Real geeks wouldn’t have it any other way.

RANDOMS

From the Randoms series , Vol. 1

Part of Spider-Man’s appeal is that he’s a geek; people love him because he gets picked on as much as any nerdy teenager. Zeke Reynolds follows in the same tradition.

As the story opens, Zeke is being smacked in the head by a bully, immediately establishing sympathy. Even when Zeke travels into space as one of the first people to make contact with extraterrestrial life, the other kids from Earth avoid him at all costs. And when he defeats an attacking warship, he’s threatened with an intergalactic trial. Like Spider-Man, Zeke has superpowers, but his power is his geekiness. When he has to come up with strategy, he says, “Our lives, at this point, depend on a scheme I’m stealing from Star Trek Two.” He goes into battle wearing Firefly suspenders. Zeke is a terrific character, and Liss is also, clearly and joyfully, a geek—occasionally to the book’s detriment. Page after page is spent on discussions of nanites and their effect on the human body, nearly shutting down the story. (There’s even a flowchart.) But the aliens feel genuinely—and wonderfully—alien, with fully developed cultures and biology. Like the best Marvel comics, the book ends on a note of tragedy. This is jarring, but it gives Zeke’s victories a feeling of depth and realism.

Real geeks wouldn’t have it any other way. (Science fiction. 10-16)

Pub Date: Aug. 25, 2015

ISBN: 978-1-4814-1779-2

Page Count: 496

Publisher: Simon & Schuster

Review Posted Online: April 29, 2015

Kirkus Reviews Issue: May 15, 2015

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A compassionate glimpse of mental illness accessible to a broad audience. (Fiction. 10-14)

THE SCIENCE OF BREAKABLE THINGS

A middle school story in which parental depression manifests itself in absence.

Natalie’s vivacious botanist mother (who’s white) has retreated from life, leaving her therapist husband (who’s biracial) and daughter to fill the gaping hole she has left. With the help of an egg-drop contest and a scientific-method project, Natalie explores breakable things and the nurturing of hope. Narrating in first-person, the mixed-race seventh-grader (1/4 Korean and 3/4 white) is drawn to her mother’s book, titled How to Grow A Miracle. It reminds her of when her mother was excited by science and questions and life. With a STEM-inspired chapter framework and illustrated with Neonakis’ scientific drawings, Keller’s debut novel uses the scientific method to unpack the complex emotions depression can cause. Momentum builds over nine months as Natalie observes, questions, researches, experiments, and analyzes clues to her mother’s state of mind. Providing support and some comic relief are her two sidekicks, Dari (a smart Indian immigrant boy) and Twig (Natalie’s wealthy, white best friend). The diversity of the characters provides identity and interest, not issue or plotline. Tension peaks at the egg-drop contest, as the three friends plan to use the prize winnings to bring Natalie’s mother back to life with a gift of a rare cobalt blue orchid. Paralleling their scientific progress, Natalie reluctantly experiences her first visits to talk therapy, slowly opening like a tight bloom.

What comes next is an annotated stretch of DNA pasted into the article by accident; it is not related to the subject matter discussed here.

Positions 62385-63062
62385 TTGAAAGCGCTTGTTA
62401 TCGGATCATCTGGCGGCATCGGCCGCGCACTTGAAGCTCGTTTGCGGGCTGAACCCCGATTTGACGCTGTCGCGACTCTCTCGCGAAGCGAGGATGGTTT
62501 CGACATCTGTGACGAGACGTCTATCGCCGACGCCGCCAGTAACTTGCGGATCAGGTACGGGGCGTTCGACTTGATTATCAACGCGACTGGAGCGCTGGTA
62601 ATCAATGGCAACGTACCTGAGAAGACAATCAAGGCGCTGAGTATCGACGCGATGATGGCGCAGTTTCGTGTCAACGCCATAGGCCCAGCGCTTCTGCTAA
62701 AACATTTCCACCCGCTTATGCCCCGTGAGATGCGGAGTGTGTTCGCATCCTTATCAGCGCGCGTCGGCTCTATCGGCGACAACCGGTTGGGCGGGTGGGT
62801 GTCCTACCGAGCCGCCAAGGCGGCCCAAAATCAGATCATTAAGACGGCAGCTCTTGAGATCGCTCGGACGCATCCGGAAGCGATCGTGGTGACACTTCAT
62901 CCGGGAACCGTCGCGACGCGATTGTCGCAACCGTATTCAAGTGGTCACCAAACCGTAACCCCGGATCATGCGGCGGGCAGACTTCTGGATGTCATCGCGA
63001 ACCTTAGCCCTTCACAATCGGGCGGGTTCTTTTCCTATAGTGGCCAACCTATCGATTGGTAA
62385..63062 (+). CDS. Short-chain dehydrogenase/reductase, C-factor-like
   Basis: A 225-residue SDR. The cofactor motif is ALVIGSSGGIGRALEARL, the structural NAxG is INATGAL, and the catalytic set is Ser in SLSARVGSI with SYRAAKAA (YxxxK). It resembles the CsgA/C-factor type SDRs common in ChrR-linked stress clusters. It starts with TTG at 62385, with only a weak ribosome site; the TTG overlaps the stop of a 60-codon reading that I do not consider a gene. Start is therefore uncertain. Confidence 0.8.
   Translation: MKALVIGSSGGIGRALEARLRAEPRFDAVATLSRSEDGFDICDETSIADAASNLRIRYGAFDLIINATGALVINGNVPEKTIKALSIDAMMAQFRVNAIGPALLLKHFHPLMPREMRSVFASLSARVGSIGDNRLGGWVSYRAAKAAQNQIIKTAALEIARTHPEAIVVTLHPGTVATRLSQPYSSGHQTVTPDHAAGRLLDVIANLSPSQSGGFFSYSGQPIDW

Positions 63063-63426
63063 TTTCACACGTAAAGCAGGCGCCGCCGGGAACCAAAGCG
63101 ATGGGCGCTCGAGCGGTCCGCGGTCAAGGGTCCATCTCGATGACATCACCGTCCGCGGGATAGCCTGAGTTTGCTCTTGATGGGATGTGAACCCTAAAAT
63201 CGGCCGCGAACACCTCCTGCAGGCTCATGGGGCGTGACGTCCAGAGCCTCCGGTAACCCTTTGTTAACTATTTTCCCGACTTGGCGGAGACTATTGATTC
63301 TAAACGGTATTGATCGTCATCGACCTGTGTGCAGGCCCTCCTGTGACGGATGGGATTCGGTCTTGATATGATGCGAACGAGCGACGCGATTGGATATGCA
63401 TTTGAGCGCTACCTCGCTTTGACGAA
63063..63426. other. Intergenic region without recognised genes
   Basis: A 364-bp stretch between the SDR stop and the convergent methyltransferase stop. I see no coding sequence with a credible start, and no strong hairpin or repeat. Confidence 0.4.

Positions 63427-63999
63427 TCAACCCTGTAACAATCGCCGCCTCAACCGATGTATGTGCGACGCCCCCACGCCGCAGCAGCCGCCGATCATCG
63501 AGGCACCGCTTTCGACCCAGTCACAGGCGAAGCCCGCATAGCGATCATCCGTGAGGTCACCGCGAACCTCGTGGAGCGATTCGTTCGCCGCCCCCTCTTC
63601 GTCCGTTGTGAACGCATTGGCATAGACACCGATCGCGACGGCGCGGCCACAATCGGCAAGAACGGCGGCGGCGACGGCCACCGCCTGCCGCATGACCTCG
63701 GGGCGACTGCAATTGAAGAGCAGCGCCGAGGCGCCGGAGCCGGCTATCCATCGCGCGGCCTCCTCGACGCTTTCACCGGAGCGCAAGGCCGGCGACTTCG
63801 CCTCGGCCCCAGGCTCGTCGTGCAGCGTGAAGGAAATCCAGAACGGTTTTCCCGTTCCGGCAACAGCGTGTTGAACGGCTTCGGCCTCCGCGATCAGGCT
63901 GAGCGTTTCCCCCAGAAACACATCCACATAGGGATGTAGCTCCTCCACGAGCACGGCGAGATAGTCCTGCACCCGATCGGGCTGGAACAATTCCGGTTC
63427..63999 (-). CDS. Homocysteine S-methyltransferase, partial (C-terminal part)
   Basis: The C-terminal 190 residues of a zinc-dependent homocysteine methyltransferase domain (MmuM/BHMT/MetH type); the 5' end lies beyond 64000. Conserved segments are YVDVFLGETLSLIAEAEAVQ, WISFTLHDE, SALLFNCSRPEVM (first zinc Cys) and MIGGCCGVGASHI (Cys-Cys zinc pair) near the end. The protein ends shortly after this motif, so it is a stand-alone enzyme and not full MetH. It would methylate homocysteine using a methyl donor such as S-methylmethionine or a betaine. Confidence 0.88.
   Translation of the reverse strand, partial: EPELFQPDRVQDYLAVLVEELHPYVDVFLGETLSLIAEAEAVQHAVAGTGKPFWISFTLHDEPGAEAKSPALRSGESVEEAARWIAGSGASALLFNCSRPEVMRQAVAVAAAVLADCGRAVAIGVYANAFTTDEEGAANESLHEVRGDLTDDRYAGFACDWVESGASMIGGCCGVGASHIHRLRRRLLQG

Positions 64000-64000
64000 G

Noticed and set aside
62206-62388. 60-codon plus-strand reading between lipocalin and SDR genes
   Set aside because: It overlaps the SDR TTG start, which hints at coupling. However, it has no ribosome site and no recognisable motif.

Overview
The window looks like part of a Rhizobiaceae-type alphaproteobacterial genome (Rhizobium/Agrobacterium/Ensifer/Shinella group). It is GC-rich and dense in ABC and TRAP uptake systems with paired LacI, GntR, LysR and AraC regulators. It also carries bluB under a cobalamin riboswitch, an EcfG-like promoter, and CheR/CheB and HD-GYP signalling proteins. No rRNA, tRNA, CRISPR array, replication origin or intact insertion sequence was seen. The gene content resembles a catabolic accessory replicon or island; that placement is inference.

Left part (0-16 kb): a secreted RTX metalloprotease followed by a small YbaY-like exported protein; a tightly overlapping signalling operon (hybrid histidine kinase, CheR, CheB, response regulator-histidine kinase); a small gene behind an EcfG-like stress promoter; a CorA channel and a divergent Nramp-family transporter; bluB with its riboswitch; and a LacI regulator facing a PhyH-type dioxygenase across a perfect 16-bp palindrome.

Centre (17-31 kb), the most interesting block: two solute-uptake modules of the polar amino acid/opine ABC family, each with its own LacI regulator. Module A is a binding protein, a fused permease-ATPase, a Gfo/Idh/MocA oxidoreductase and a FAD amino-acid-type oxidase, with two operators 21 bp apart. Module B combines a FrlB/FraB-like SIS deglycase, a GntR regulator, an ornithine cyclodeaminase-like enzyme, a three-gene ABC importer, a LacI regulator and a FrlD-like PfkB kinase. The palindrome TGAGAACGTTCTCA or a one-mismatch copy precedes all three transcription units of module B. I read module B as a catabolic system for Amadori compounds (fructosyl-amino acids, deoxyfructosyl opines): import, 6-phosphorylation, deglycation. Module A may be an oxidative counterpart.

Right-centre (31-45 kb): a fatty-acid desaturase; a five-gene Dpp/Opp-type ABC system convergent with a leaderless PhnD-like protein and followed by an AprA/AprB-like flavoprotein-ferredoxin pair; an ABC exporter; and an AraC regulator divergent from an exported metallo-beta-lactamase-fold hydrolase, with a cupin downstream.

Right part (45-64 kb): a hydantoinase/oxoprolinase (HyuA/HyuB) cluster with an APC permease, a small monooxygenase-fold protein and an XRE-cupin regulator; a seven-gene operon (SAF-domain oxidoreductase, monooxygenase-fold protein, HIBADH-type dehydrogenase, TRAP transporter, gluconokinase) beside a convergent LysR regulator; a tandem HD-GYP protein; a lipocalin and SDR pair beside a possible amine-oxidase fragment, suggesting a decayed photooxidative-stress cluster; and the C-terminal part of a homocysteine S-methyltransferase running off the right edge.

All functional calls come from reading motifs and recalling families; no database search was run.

A compassionate glimpse of mental illness accessible to a broad audience. (Fiction. 10-14)

Pub Date: March 6, 2018

ISBN: 978-1-5247-1566-3

Page Count: 304

Publisher: Random House

Review Posted Online: Nov. 22, 2017

Kirkus Reviews Issue: Dec. 15, 2017

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Is this the end? Well, no…the series will stagger on through at least one more scheduled sequel.

CAPTAIN UNDERPANTS AND THE TERRIFYING RETURN OF TIPPY TINKLETROUSERS

From the Captain Underpants series , Vol. 9

Sure signs that the creative wells are running dry at last, the Captain’s ninth, overstuffed outing both recycles a villain (see Book 4) and offers trendy anti-bullying wish fulfillment.

Not that there aren’t pranks and envelope-pushing quips aplenty. To start, in an alternate ending to the previous episode, Principal Krupp ends up in prison (“…a lot like being a student at Jerome Horwitz Elementary School, except that the prison had better funding”). There, he witnesses fellow inmate Tippy Tinkletrousers (aka Professor Poopypants) escape in a giant Robo-Suit (later reduced to time-traveling trousers). The villain sets off after George and Harold, who are in juvie (“not much different from our old school…except that they have library books here.”). Cut to five years previous, in a prequel to the whole series. George and Harold link up in kindergarten to reduce a quartet of vicious bullies to giggling insanity with a relentless series of pranks involving shaving cream, spiders, effeminate spoof text messages and friendship bracelets. Pilkey tucks both topical jokes and bathroom humor into the cartoon art, and ups the narrative’s lexical ante with terms like “pharmaceuticals” and “theatrical flair.” Unfortunately, the bullies’ sad fates force Krupp to resign, so he’s not around to save the Earth from being destroyed later on by Talking Toilets and other invaders…

Is this the end? Well, no…the series will stagger on through at least one more scheduled sequel. (Fantasy. 10-12)

Pub Date: Aug. 28, 2012

ISBN: 978-0-545-17534-0

Page Count: 304

Publisher: Scholastic

Review Posted Online: June 20, 2012

Kirkus Reviews Issue: July 15, 2012

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